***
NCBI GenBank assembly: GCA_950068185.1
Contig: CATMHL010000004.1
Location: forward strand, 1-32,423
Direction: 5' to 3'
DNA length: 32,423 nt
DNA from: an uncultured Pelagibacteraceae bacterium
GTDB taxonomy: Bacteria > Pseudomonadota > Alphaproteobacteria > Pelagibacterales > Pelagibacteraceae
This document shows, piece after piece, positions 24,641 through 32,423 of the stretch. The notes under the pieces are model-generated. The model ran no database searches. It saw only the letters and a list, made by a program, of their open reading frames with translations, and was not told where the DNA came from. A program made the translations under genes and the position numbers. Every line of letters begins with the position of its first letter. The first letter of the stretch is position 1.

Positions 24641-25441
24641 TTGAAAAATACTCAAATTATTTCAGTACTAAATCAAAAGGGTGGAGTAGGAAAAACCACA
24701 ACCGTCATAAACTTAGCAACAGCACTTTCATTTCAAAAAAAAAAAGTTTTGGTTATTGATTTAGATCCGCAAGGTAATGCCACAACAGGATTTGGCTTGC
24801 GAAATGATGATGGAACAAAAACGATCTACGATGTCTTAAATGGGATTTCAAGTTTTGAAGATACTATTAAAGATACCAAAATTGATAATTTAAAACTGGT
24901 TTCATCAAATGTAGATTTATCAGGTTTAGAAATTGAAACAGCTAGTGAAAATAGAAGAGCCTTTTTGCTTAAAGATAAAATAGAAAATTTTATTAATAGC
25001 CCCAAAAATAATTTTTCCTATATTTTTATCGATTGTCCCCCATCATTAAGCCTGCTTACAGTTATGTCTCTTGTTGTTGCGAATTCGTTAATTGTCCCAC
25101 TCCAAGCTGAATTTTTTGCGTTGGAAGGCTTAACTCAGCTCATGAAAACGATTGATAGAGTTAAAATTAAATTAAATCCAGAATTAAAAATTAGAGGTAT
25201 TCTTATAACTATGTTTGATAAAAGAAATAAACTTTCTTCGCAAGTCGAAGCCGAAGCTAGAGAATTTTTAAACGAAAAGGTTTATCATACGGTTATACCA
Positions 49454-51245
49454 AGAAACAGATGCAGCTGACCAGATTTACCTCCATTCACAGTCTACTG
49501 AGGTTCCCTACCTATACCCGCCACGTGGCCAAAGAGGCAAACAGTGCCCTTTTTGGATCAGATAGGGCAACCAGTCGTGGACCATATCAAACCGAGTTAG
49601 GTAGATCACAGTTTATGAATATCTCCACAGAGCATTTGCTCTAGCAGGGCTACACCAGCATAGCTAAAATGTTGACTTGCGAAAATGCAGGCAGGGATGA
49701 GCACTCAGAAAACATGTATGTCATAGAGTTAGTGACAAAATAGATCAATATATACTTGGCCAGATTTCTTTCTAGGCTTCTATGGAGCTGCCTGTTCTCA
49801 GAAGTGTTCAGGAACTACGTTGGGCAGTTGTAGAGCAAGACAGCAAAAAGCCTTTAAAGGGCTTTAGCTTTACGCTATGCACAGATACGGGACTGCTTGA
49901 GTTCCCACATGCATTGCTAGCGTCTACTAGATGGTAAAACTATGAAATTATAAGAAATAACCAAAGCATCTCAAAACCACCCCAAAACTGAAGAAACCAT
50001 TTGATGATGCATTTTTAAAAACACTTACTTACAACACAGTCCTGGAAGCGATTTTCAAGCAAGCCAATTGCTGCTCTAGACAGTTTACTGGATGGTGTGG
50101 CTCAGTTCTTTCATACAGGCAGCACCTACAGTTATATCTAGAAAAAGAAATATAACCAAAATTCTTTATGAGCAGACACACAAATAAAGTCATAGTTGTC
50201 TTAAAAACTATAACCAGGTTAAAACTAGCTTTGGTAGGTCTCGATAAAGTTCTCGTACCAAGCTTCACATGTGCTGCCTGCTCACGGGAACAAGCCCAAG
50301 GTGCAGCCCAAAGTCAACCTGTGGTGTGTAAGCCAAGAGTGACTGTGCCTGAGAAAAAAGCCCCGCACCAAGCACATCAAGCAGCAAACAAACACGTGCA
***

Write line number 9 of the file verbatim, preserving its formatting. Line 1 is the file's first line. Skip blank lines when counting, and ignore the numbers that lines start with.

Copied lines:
Positions 24641-25441